LA’s Echo Park Trash Club supports its unhoused neighbors by helping them stay in place.
On a late August morning, the Echo Park Trash Club approached an underpass below Los Angeles’ 101 Freeway. Months earlier, the city had dismantled a homeless encampment located there during one of its routine sweeps. It was the Trash Club’s first return to the site since its residents had come back to and set up tents on the median between opposing lanes of traffic on Silver Lake Boulevard and in the alcoves where the bridge above intersected with the sloping hillside. Erin Fein, the club’s founder, and the 20-some volunteers came to help clear the encampment of trash — a necessary hygiene service that also helps the community avoid another sweep. They approached the residents, introducing themselves and offering to take any trash they wanted to get rid of. One resident joined the cleanup, sweeping disintegrated pieces of Styrofoam and broken CDs into a dustpan. Two others joined the group photo at the end of the morning.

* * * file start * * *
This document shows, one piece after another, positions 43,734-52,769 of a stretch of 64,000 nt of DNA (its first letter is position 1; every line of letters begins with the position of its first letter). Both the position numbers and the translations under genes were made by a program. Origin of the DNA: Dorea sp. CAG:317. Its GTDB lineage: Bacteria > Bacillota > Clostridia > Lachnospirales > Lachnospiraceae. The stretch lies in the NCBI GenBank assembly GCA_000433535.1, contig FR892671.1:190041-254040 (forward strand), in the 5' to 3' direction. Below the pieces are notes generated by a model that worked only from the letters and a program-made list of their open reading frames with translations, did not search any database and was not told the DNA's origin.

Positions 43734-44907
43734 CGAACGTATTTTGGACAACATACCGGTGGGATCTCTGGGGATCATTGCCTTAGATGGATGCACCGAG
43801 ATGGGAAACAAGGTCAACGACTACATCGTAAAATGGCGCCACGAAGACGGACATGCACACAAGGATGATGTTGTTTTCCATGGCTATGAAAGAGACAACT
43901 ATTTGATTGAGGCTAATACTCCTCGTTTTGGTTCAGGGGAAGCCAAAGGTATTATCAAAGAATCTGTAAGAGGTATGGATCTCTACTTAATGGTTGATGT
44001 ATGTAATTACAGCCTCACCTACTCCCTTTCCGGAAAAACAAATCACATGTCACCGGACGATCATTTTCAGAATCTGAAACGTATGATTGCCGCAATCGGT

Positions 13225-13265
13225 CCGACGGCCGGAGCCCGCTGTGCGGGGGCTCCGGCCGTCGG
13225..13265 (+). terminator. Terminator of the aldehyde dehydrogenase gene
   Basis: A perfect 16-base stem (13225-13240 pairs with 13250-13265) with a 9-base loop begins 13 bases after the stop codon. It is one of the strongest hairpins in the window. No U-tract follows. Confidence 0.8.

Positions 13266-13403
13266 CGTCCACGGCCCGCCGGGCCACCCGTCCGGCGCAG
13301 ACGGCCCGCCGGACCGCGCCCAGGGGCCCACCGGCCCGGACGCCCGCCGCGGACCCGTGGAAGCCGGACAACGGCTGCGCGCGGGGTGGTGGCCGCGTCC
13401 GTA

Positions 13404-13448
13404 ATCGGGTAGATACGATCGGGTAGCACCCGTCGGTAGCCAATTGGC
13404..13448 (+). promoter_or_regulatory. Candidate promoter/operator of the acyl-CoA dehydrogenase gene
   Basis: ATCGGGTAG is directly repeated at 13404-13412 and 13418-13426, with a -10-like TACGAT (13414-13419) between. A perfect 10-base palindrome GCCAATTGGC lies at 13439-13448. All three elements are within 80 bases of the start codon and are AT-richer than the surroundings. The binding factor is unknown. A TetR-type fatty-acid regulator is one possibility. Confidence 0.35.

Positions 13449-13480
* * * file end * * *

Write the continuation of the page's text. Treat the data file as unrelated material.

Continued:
The environmental movement started with picking up trash. On April 22, 1970, schools and community groups held trash cleanups all across the U.S. Fifty years later, during the COVID-19 shelter-in-place order, the Echo Park Trash Club began bringing together neighbors for the very same activity — but with new significance in the midst of worsening housing and climate crises. The group uses cleanups not only to beautify their neighborhood but also to support its unhoused community, whose trash buildup can result in encampments being dispersed, or “swept.”